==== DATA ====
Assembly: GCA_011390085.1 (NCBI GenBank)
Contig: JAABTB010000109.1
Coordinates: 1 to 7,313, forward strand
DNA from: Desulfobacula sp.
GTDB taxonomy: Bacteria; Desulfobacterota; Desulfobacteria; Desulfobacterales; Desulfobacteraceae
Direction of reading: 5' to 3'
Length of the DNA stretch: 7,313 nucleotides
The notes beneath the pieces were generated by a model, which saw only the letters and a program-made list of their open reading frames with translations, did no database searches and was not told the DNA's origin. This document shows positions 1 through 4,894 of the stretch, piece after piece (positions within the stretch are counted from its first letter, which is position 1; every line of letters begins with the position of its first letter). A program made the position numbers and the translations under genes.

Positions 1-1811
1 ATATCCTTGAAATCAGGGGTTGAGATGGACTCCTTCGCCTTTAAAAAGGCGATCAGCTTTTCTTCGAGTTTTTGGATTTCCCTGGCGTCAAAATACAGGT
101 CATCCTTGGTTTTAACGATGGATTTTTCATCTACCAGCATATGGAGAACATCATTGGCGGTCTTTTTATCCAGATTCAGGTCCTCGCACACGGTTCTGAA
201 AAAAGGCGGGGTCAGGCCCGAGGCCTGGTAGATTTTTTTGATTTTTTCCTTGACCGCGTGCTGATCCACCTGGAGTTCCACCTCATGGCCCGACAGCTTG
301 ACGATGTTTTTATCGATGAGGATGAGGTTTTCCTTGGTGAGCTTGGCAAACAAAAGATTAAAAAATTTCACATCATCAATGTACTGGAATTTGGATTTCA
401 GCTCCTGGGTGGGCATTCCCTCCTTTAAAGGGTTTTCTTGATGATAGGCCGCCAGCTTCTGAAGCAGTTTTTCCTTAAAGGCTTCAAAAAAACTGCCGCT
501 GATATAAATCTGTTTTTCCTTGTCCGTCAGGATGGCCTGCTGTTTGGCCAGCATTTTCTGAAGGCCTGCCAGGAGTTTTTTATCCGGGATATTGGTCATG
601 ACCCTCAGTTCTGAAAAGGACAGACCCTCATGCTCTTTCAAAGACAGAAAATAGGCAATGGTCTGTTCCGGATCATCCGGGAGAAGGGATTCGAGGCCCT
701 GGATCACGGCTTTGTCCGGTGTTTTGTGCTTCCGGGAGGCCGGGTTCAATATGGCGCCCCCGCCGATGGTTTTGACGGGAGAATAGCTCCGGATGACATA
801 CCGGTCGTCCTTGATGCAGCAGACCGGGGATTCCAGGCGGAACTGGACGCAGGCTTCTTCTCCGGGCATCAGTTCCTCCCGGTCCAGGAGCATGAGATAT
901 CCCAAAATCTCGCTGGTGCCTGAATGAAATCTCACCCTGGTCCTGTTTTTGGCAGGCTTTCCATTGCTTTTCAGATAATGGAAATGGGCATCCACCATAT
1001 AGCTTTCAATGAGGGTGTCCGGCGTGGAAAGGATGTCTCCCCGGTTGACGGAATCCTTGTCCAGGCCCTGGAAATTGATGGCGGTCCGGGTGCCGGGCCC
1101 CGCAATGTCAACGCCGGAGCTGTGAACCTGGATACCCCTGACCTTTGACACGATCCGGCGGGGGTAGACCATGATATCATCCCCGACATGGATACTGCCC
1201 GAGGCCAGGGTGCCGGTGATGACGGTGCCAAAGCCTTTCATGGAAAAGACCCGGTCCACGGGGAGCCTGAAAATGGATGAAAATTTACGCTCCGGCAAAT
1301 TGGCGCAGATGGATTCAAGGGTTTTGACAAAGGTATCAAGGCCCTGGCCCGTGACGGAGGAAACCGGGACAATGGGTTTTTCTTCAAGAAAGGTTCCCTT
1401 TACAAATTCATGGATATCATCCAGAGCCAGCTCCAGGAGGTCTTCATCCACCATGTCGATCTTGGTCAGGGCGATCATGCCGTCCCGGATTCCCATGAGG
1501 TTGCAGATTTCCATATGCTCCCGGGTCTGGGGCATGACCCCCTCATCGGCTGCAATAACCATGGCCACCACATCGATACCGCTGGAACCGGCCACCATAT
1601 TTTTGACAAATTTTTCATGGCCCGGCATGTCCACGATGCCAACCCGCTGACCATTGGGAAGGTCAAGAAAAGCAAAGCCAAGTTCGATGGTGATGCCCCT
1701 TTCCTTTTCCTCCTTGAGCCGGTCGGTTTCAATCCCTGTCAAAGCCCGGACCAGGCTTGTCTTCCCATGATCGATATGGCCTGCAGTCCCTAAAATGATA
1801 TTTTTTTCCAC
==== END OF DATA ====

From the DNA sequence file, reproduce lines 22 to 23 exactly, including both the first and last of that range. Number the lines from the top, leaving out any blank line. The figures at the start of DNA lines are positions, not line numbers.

1201 GAGGCCAGGGTGCCGGTGATGACGGTGCCAAAGCCTTTCATGGAAAAGACCCGGTCCACGGGGAGCCTGAAAATGGATGAAAATTTACGCTCCGGCAAAT
1301 TGGCGCAGATGGATTCAAGGGTTTTGACAAAGGTATCAAGGCCCTGGCCCGTGACGGAGGAAACCGGGACAATGGGTTTTTCTTCAAGAAAGGTTCCCTT